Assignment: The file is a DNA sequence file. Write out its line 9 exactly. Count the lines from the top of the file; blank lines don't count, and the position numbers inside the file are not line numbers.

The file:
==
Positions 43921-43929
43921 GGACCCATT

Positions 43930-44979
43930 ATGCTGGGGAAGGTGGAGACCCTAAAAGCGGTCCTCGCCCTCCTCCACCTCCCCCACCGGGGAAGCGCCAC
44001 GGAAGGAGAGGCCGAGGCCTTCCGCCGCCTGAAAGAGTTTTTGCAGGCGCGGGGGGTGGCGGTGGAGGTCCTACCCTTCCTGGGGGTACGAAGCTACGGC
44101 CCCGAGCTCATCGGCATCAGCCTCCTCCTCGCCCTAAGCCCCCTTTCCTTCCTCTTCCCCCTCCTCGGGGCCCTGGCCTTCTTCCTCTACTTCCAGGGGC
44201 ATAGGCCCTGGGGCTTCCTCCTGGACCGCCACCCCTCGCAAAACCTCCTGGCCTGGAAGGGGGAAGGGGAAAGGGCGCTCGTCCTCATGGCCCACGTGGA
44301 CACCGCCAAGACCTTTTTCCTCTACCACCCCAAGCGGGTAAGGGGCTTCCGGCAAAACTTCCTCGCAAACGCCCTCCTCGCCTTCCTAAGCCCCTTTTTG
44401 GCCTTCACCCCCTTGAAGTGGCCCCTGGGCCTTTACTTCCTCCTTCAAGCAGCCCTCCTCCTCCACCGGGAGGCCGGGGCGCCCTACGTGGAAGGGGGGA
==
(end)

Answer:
44401 GCCTTCACCCCCTTGAAGTGGCCCCTGGGCCTTTACTTCCTCCTTCAAGCAGCCCTCCTCCTCCACCGGGAGGCCGGGGCGCCCTACGTGGAAGGGGGGA